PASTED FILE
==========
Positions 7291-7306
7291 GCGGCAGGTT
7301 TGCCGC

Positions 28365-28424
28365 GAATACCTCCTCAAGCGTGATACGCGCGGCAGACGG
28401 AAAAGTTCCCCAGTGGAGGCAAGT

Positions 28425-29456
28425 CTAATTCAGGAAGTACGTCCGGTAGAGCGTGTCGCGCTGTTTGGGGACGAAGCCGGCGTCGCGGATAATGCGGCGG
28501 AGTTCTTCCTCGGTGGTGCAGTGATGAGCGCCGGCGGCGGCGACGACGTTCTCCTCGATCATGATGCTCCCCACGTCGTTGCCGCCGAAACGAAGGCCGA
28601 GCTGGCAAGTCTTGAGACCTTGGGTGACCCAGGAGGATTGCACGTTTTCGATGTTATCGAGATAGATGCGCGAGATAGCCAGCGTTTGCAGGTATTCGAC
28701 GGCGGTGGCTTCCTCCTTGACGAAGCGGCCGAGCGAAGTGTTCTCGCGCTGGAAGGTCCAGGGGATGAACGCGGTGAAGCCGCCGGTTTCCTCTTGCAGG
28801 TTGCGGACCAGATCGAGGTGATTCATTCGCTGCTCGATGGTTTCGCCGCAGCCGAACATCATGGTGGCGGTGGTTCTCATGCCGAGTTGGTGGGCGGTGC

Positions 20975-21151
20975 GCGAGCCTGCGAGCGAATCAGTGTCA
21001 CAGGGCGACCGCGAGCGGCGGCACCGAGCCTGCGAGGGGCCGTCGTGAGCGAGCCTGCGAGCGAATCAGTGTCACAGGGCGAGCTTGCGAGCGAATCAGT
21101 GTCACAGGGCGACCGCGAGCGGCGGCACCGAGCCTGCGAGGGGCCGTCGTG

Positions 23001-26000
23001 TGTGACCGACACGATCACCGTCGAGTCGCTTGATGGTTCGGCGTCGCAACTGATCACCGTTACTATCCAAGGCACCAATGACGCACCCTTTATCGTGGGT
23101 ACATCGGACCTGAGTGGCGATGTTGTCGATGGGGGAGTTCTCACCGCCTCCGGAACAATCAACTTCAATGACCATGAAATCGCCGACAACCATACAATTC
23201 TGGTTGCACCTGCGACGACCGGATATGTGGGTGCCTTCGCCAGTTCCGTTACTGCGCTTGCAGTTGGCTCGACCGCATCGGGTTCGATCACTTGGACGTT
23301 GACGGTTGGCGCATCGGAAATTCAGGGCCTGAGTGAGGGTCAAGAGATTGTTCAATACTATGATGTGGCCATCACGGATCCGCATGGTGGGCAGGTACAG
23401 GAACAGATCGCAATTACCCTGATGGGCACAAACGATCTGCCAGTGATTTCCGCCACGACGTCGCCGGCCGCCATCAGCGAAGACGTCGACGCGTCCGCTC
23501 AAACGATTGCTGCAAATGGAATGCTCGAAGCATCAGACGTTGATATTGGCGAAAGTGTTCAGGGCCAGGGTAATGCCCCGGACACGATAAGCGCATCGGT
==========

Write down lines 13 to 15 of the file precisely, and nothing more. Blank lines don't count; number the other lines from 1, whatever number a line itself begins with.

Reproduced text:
Positions 20975-21151
20975 GCGAGCCTGCGAGCGAATCAGTGTCA
21001 CAGGGCGACCGCGAGCGGCGGCACCGAGCCTGCGAGGGGCCGTCGTGAGCGAGCCTGCGAGCGAATCAGTGTCACAGGGCGAGCTTGCGAGCGAATCAGT